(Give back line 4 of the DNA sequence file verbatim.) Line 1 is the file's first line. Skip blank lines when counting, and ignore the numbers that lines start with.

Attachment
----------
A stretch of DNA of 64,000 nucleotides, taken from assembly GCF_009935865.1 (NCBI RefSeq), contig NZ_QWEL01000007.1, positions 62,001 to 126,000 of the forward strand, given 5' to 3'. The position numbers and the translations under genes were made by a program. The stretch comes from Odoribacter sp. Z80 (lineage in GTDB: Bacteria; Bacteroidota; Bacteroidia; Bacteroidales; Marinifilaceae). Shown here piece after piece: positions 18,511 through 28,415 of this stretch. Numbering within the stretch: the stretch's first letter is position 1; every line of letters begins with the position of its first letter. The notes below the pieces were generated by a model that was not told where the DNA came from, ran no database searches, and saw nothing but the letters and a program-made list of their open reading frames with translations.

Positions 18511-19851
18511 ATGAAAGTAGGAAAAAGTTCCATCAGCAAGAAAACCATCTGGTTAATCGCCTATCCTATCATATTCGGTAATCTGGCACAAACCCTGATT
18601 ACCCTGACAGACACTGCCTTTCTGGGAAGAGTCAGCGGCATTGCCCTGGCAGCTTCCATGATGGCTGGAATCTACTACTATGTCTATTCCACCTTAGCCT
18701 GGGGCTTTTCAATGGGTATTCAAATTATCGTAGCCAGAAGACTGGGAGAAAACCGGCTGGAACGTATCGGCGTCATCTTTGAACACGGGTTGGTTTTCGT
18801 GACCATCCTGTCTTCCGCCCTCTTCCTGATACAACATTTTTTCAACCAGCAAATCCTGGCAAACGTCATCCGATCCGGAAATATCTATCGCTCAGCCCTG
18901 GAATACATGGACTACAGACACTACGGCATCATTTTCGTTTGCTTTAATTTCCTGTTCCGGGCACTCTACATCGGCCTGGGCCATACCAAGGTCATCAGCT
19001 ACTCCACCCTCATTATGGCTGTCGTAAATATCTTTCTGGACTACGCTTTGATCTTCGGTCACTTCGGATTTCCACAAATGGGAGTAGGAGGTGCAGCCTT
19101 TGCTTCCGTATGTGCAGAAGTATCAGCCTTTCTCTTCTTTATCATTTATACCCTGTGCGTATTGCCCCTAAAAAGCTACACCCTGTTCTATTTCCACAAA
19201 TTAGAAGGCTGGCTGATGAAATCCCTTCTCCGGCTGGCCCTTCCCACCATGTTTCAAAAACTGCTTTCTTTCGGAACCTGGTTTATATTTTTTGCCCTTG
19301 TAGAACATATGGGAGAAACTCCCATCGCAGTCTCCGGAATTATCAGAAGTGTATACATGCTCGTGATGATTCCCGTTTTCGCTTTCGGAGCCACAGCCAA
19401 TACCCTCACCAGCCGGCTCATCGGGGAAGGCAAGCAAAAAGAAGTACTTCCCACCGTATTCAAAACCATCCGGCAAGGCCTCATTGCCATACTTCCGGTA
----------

18601 ACCCTGACAGACACTGCCTTTCTGGGAAGAGTCAGCGGCATTGCCCTGGCAGCTTCCATGATGGCTGGAATCTACTACTATGTCTATTCCACCTTAGCCT